Richardson has served on local government committees and committees on judiciary, courts, elections and census data. 

“I spent most of my time with administrative duties with the House,” she said. “We decide what bills we can move or not move. I work with all the new members, and the last two times, we have (had) huge turnovers. I’m the liaison to our staff, so all the staffing issues run through me (as caucus chair).”

Kenley said Richardson’s leadership as caucus chair has been an important contribution.

“I can’t think of a person who thinks Kathy might mislead them about anything, which is a very nice, personal quality to have, especially when you are in an area where the truth counts for a lot,” Kenley said.

Richardson said she is proud to have promoted a bill to start the Hamilton County Youth Assistance program. The pilot program started in Westfield in 2009.

“The first bill was to make it a pilot program and the second bill was to make it statewide,” Richardson said. “That’s an opportunity for all of the counties. The goal is to work with youth who are at risk prior to getting into the courts system.”

The General Assembly meets for a total of 30 days in even-numbered years and 61 days in odd-numbered years, but the responsibilities are year-round.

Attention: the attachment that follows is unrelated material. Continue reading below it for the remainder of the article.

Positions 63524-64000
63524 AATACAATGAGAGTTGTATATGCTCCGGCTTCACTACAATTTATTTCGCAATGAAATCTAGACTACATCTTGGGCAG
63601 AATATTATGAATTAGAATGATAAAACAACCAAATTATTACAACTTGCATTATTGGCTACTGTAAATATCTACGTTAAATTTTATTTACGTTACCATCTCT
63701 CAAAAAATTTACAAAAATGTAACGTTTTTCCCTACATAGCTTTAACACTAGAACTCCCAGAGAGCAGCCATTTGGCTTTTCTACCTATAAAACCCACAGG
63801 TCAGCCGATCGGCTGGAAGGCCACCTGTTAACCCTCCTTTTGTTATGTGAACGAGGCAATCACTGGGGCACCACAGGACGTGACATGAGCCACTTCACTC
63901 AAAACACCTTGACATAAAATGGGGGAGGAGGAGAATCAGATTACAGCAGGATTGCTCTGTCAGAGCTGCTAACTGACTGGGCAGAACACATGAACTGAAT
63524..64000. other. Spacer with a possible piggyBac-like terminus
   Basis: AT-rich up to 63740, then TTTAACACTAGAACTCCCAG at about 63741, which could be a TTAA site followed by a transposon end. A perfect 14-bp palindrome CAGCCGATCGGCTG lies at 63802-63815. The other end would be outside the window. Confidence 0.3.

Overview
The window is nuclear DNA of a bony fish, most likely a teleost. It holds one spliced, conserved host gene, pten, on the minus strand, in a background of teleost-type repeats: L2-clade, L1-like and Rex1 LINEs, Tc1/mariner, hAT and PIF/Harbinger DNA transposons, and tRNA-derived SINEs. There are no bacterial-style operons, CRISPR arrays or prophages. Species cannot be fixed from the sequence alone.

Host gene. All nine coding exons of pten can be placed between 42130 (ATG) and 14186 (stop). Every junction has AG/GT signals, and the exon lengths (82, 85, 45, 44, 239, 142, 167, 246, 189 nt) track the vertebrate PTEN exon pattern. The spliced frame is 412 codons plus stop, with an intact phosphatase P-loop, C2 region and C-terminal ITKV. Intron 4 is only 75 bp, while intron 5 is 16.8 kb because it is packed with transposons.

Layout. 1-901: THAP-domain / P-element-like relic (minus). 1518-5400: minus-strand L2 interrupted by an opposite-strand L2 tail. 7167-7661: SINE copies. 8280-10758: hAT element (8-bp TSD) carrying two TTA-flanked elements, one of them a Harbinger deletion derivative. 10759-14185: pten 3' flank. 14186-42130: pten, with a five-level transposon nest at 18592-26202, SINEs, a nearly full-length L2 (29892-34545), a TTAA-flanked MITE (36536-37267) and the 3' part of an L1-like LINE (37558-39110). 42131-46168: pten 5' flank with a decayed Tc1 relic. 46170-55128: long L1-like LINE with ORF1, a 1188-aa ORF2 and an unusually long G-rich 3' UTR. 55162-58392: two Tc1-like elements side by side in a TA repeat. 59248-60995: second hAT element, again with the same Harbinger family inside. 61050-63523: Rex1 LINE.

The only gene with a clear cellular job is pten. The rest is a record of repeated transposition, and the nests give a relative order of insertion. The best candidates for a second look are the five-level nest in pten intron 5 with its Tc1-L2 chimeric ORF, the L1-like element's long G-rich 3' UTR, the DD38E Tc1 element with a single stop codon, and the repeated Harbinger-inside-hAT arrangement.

“Behind committee work, you have constituent work with issues they have to work through,” Richardson said. 

Her predecessor, Dick Dellinger, served 20 years as a state representative.

“When we talked about me running, I said I couldn’t imagine serving for 20 years,” Richardson said. “So, when I told him I wasn’t running anymore, I said I told him I didn’t think I could do 20 years. He said, ‘Obviously, it took you five years longer to figure that out than I did.’”

Richardson said she will miss the work and the relationships with her fellow legislators.

“We made a lot of strides to make Indiana better,” she said. “It’s going to he hard leaving, but it’s time. I have some great relationships there. Now, I have friends that I will have had for 26 years.”

State Rep. Kathy Richardson, center front, with students who participated in the ACTS program through the Purdue Extension. Richardson spoke to the group every year about her work in the legislature, leadership and community involvement. (Submitted photo)


  • Turns 62 April 28
  • Honored Dec. 22, 2016, by former Indiana Gov. and current Vice President Mike Pence with the Sagamore of the Wabash
  • Noblesville Lions Club member. Became first woman to join Noblesville Lions Club in 2015
  • Noblesville Kiwanis Club member
  • Served as the 2017 grand marshal for Noblesville’s annual Fourth of July parade
  • Interests: “One of my other passions is I’m on the Purdue extension board,” Richardson said. “We oversee the 4-H program and extension. That’s my one hobby. I love sports. I follow the (Noblesville High School) Millers. I follow Purdue, the Colts and the Pacers. I enjoy following my grandkids playing ball.”